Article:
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Board denies termination petition but also criticizes claimant’s current medical treatment.

October 1, 2018
Leanne Maoy v. First State Orthopedics, (IAB No. 1409920 – Decided May 4, 2018)

The Board noted that, as the moving party, the employer has the burden of showing that the claimant is not completely incapacitated or, in other words, is medically employable. The Board resolved this dispute between the medical experts by accepting the claimant’s evidence, finding that the employer had not met its burden of proving that the claimant was physically capable of returning to work. The Board did not agree with the employer’s medical expert’s opinion that the claimant could perform full-time sedentary work, but they also did not agree with the claimant’s expert, who opined that the claimant would never return to work and was permanently and totally disabled. Instead, the Board accepted the opinion of the claimant’s second expert, that the claimant may be able to perform some type of work, but she could not do it on a regular basis. The Board reasoned that, while increased activity would be beneficial for the claimant, it was not yet the right time to put her in a structured work environment.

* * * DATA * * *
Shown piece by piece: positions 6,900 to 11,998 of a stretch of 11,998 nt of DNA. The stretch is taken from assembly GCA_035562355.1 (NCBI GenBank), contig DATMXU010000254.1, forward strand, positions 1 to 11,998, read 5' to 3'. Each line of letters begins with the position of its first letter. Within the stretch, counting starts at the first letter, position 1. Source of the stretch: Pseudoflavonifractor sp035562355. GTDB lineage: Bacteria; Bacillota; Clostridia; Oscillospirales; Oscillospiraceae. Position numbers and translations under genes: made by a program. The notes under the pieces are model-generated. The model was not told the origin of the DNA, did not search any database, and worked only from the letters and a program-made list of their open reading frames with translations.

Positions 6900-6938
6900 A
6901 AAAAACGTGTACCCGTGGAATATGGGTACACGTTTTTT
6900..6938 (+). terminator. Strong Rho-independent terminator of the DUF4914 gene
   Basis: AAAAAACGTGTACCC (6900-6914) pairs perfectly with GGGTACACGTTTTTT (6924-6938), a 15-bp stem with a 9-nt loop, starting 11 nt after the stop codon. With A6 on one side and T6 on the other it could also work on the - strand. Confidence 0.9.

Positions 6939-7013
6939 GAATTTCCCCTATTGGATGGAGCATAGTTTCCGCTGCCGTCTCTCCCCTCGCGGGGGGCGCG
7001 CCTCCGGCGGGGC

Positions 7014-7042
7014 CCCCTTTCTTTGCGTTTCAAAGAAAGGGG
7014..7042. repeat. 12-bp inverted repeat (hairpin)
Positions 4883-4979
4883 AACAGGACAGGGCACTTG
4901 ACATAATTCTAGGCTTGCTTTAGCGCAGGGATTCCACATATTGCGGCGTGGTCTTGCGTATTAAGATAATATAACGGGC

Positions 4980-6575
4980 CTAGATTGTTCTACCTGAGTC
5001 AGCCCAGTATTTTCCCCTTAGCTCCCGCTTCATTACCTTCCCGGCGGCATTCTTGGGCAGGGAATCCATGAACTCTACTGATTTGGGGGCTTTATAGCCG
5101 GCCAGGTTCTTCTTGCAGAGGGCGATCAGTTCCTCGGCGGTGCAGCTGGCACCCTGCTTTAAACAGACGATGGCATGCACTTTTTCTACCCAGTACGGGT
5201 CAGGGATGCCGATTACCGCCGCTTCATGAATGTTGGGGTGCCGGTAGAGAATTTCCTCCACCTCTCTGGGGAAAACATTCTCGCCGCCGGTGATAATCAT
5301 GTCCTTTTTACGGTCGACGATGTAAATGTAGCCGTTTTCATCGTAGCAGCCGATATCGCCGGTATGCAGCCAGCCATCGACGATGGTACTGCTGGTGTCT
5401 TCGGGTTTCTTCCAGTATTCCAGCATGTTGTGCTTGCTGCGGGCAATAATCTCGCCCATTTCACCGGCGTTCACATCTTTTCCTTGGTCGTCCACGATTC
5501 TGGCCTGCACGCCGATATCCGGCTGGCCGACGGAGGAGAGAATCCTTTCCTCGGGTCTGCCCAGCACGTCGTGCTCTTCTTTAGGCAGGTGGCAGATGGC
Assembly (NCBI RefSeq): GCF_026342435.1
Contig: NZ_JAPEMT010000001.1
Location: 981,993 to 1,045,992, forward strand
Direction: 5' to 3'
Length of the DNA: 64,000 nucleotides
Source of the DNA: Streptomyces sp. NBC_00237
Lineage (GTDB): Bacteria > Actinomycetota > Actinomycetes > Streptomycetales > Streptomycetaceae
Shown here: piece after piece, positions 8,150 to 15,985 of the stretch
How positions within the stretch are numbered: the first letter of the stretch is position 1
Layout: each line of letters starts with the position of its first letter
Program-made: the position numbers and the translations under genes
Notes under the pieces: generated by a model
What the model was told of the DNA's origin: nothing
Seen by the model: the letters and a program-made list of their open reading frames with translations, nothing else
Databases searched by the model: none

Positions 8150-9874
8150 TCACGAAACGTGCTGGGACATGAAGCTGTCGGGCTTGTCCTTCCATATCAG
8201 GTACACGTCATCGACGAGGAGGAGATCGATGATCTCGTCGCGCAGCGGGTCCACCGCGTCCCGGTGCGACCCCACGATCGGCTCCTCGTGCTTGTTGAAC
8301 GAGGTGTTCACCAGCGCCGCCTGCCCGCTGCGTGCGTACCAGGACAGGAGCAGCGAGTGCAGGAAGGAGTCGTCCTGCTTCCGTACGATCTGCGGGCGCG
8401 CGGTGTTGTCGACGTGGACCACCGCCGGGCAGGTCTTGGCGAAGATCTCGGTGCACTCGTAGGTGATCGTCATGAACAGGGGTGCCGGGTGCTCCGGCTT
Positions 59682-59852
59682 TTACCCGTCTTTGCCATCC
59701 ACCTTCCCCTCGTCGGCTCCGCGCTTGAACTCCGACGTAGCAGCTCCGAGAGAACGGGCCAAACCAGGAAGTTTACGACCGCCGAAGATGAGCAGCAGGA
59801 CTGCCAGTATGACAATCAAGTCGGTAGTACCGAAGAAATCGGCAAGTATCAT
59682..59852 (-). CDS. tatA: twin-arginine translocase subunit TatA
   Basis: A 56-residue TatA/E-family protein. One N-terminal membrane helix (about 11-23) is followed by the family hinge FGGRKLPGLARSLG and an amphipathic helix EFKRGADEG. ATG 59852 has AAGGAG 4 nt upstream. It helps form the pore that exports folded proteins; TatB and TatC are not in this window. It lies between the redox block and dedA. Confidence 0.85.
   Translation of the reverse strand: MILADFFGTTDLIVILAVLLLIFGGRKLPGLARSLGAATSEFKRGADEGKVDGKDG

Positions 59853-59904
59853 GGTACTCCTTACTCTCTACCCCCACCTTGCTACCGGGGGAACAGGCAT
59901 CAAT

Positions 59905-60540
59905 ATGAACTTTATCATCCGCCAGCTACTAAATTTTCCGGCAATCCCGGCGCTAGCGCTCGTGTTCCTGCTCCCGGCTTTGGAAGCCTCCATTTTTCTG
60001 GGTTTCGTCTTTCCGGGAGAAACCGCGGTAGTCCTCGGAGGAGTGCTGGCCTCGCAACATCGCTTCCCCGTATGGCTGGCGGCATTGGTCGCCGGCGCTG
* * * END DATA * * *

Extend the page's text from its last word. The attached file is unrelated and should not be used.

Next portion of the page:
Interestingly, the Board did go to some length to criticize the claimant’s current medical treatment. They pointed out that the recently started pain management treatment was running the risk of falling into what they described as the “standard pain management medication malaise,” stating that the claimant’s current treatment plan is not serving her well. Instead, it should be focused on increasing her activity tolerance, weaning her off the narcotic medications and ultimately getting her to return to work. The Board went so far as to state that the lack of an attempt by the claimant or her treating physicians to implement a meaningful treatment plan designed to improve her functionality and ability to return to work will reflect negatively if the employer should refile for termination of benefits in the future. However, based on the current absence of any real attempts to address the issues that are preventing the claimant from a successful return to work, the Board concluded that she was, in fact, unable to return to work. The employer’s petition was denied.



Case Law Alerts, 4th Quarter, October 2018

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